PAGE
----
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       Becky L. Frens

A Pearl Street Road resident accused of neglecting her 3-year-old female dog appeared briefly in Town of Batavia Court this afternoon.

Shortly after 1 p.m., Becky L. Frens approached the bench of Judge Michael Cleveland flanked by her attorney Michael Ranzenhofer.

The senator with 38 years of legal expertise is a partner in the law firm Friedman & Ranzenhofer PC, with eight offices in Western New York, including one on Main Street in Batavia.

Ranzenhofer cited unspecified "complications" and asked for a delay in the case. The people, represented by Assistant District Attorney Robert Zickl, told the judge they are ready to proceed in the matter.

Cleveland granted Ranzenhofer's request for a delay and the next court appearance for 56-year-old Frens is set for 10:30 a.m. on Monday, Aug. 27.

Today, Frens looked a lot different than the photo taken July 10 following her arrest by troopers from the Batavia Barracks of the State Police after she went to the Genesee County Animal Shelter to retrieve her dog.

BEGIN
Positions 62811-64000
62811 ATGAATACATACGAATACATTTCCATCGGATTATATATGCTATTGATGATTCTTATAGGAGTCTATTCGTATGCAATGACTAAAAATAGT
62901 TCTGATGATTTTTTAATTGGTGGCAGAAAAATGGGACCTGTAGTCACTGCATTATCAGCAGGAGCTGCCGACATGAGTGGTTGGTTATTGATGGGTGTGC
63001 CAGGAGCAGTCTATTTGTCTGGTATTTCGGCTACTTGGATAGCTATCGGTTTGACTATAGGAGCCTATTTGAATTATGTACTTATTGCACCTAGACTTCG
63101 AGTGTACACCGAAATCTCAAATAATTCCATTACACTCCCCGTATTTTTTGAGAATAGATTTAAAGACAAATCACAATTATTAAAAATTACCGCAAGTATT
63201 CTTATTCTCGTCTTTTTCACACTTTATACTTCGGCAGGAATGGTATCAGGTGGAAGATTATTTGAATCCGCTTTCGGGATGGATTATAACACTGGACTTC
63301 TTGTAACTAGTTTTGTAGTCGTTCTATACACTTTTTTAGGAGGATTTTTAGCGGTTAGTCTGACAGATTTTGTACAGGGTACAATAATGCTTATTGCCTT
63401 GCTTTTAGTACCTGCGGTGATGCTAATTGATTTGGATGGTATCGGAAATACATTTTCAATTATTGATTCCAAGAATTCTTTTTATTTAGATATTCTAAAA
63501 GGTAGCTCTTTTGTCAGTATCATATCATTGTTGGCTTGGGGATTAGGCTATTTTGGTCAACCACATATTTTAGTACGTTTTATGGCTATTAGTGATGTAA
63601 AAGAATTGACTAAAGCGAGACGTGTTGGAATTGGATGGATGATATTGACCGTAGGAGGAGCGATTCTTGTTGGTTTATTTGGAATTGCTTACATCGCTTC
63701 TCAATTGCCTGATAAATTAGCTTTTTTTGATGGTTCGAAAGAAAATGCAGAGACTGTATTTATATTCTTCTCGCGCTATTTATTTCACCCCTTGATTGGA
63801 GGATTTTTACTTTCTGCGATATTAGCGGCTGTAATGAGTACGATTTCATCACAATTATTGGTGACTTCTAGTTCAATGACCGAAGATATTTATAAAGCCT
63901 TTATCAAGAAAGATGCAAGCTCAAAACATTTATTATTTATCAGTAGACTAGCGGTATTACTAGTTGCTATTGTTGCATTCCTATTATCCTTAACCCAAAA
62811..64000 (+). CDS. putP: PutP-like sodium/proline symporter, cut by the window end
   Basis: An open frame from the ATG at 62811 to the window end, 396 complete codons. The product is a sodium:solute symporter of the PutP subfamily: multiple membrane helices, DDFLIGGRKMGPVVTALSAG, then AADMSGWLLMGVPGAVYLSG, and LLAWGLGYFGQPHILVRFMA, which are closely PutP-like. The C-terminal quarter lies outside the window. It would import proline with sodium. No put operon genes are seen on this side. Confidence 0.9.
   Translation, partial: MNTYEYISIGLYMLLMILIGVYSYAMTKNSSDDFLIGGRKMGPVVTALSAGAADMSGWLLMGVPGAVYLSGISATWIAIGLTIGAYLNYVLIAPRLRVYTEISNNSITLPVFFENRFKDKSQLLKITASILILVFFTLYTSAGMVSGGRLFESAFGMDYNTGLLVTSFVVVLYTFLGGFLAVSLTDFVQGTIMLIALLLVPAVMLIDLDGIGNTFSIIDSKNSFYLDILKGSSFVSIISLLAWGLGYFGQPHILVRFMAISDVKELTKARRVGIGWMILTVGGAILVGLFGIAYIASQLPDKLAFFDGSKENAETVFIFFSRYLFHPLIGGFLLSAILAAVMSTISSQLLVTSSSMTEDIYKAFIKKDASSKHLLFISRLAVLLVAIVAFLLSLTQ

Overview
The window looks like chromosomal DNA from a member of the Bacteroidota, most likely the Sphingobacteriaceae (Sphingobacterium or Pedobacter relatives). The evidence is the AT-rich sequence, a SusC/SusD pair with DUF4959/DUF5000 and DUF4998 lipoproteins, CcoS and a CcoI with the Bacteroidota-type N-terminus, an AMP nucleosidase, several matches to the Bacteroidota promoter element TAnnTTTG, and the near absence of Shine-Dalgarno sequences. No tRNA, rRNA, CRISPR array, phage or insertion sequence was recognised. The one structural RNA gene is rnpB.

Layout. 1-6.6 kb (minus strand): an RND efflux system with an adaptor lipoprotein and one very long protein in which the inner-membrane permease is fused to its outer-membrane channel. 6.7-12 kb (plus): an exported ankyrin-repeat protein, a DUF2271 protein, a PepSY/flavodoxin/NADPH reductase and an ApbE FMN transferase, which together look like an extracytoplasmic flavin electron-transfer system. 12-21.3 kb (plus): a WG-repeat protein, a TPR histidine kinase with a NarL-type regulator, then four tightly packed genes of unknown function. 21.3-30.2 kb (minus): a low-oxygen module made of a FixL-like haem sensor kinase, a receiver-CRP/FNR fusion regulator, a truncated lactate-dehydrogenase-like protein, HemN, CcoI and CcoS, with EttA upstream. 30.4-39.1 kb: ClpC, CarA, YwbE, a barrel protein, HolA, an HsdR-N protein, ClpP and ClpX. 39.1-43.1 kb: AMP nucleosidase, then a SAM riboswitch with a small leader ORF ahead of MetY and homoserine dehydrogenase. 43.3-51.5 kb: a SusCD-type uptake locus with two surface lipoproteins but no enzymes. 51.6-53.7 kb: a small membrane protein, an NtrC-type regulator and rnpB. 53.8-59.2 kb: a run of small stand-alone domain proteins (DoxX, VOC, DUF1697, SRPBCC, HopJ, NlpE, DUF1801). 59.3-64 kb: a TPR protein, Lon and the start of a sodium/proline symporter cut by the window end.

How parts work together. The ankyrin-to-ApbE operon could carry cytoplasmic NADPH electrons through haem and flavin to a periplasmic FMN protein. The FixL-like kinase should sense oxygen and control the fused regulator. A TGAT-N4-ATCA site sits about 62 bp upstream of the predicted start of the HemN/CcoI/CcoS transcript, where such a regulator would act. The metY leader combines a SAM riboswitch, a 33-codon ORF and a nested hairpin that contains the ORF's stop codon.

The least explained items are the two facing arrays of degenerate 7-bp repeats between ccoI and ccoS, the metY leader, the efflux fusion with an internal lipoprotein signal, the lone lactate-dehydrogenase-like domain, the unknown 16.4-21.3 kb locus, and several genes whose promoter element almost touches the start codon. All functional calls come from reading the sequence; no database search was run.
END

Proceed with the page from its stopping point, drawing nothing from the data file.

She is charged with overdriving, torturing and injuring an animal; and failure to provide proper sustenance under the state Agriculture & Markets law, Article 26, Section 353, which is a Class A misdemeanor. (Find the section in Ag & Markets law here.)

If found guilty, a defendant faces jail time of more than 15 days but not greater than one year. In addition, a fine of up to $1,000 can be imposed.

Frens was dressed in a solid blue, A-line knit top, three-quarter-sleeved with lacy cut-outs, mid-calf black capris, and delicately embossed, pale blue slides. Her medium brown tresses looked freshly curled and hung well past her shoulders. She wore eyeglasses.